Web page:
This is a guest blog by Dr. Clara Vaz Bauler is an associate professor of TESOL/Bilingual Education at Adelphi University, New York. Thanks to Clara for writing this and for the ideas shared here.
Typical, face-to-face learning environments offer advantages that online learning does not. The same can be said for online learning. This year, in the midst of the chaos of the pandemic and the rushed changes I had to make, I was pleasantly surprised by the many new opportunities my students and I had to communicate and share ideas. I could see all my students’ names and learn how to pronounce them by having students share on Flipgrid. This same video platform also allowed me and my students to share about ourselves without worrying about class time or period ending, as we could post videos and comments on our own pace. Above all, I could see and hear my students’ thinking in online discussions as ALL contributed their ideas.
As “Zoom classrooms” can be very frustrating with distracting noises, intrusion to privacy, and wifi interruptions, it is only natural that we blame the online medium for everything that went wrong in education during the pandemic. However, if we stop and ponder about what fundamentally constitutes the educational experience, especially the relationship between teachers and students, online spaces have much to offer. Online pedagogical practices have the potential to amplify student participation in ways that typical face-to-face environments cannot. So, it is imperative that we take this opportunity to engage in deep reflection about the possibilities technology can offer as we transition to physical buildings and face-to-face environments. Here are a few of my own reflections.
Multiple “Entry Points”
One of the main dilemmas I faced during remote learning was the use of cameras in my class. At first, I quickly condemned the online environment for my students’ apparent lack of participation. However, in digging deeper, I realized that the disruption of typical classroom practices aligned with the stressful conditions of the pandemic might have been a source of anxiety to my students. Instead of focusing on what my students could not do, I started rethinking how I was organizing my virtual synchronous meetings, paying close attention to alternative ways my students could actively engage. This reflection prompted me to reimagine what participation might look like given our difficult circumstances. I found out that helpful alternatives to cameras on included multiple “entry points” for participation based on choice and non-verbal modalities. I started experimenting with multimodal tools, using Jamboard to share emotions and brainstorm and Pear Deck to express ideas via drawing, labeling and polling.
Digital media also helped me foster and support self-expression by allowing students to post images, GIFs, memes, and videos on Padlet. Visuals are widely used for “comprehensible input” or for language receptive tasks. However, there is tremendous power in also using images, drawings and charts for language production. These symbolic tools afford students multiple possibilities to express meaning. Flexibility is key. Below is how we used Padlet to share a create a multimodal class glossary.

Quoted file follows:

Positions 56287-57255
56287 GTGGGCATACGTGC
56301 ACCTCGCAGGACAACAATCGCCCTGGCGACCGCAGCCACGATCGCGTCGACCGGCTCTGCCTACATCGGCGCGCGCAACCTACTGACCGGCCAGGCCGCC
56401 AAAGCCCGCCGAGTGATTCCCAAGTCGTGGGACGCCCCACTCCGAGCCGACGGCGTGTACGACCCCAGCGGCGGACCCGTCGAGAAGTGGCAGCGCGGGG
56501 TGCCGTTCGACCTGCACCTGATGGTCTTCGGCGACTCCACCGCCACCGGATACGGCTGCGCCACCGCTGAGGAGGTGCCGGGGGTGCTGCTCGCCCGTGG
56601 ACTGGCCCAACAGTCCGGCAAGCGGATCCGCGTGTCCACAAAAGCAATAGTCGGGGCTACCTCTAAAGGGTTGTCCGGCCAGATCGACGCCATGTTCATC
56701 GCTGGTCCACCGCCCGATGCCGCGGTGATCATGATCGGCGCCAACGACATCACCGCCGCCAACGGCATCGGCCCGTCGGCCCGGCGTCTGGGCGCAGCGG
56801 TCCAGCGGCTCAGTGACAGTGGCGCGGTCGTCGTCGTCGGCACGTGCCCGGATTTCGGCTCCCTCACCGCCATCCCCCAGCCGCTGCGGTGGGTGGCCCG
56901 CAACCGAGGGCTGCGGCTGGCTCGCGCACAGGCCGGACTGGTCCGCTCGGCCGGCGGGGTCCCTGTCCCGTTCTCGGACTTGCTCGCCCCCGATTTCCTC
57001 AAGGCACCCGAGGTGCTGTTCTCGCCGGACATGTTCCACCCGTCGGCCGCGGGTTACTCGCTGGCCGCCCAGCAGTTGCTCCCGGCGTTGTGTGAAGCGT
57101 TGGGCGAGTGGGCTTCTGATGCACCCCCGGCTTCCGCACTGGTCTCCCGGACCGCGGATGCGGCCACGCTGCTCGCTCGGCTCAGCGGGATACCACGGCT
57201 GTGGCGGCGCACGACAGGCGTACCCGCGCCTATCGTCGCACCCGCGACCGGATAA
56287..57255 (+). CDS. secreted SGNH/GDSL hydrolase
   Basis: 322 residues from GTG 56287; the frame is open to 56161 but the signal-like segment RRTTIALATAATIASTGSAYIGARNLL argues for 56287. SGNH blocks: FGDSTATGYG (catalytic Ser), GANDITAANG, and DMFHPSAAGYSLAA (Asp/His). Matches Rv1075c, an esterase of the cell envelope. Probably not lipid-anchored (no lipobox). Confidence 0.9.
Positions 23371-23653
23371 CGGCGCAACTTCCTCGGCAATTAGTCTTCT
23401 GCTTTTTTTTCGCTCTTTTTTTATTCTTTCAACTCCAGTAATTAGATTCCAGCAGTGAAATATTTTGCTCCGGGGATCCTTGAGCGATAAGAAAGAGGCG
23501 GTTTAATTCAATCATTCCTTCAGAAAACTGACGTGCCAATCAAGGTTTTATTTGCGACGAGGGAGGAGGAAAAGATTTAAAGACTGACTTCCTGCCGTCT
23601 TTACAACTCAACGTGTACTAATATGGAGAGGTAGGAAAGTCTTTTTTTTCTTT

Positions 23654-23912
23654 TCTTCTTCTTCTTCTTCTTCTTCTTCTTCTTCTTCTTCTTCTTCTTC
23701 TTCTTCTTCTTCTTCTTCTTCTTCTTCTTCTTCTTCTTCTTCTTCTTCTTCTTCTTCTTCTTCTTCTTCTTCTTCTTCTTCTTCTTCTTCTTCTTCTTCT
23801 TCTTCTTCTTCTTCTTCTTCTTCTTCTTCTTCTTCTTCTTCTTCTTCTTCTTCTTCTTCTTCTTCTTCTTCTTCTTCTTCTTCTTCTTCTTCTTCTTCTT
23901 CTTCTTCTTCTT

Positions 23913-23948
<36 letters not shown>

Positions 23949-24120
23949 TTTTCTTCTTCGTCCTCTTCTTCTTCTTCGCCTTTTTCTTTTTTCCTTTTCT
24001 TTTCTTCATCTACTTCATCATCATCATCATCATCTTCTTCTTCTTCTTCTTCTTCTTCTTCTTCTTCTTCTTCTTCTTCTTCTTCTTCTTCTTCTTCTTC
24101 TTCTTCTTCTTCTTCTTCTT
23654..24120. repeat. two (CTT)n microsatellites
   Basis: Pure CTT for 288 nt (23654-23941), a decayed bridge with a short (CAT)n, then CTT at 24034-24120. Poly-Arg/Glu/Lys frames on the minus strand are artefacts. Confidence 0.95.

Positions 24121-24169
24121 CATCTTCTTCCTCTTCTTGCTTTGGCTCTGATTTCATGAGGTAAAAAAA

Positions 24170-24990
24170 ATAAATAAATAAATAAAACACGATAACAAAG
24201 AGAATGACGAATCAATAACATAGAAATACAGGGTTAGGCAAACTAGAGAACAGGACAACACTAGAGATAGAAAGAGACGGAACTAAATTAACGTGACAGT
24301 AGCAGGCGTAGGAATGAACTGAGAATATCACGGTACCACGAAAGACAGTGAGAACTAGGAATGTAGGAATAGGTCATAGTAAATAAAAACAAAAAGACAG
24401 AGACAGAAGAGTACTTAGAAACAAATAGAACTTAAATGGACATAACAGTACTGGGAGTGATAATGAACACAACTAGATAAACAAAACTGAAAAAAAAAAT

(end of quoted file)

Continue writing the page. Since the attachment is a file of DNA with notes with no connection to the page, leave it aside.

Equity and inclusion demand re-examination of our practices. It can be hard to teach with cameras off or to change the ways we organize spaces for education, but allowing multiple entry points to the lesson enabled ALL students to engage. In the face-to-face classroom, students should also have the option of “turning their cameras off.” As teachers, we can focus less on the (often) few students who raise their hands and more on providing a space for EVERYONE to share input, either via writing, drawing or choosing from the many languages students speak. Multilingual learners especially benefit from this rich multimodal environment as they are able to tap into both their linguistic and semiotic resources to engage with varied types of literacy. This flexibility helps in developing reading, writing and vocabulary (Ascenzi-Moreno, Güílamo, & Vogel, 2020). To me, making slides interactive, manipulating and actively using texts, images and symbols to communicate have become indispensable for fostering an equitable and inclusive environment.
A Room for Emotions
One of the most important things I lost in typical face-to-face teaching practices was the ability to connect and immediately attend to students’ feelings by just approaching students or saying hello. Although dramatically different from physical spaces, the virtual environment also became a place where my students and I could connect. In particular, Flipgrid was very helpful in providing a platform for community building. We shared weekly journals about ourselves, our languages, and our cultural practices. I also used Flipgrid to create a question corner where my students and I could drop videos about anything, from actual questions, to saying hello or provide comments on the topics for the week. When posting on Flipgrid, students could choose to keep cameras on or off. Below is one example of a weekly journal where we shared about our favorite idiomatic expressions.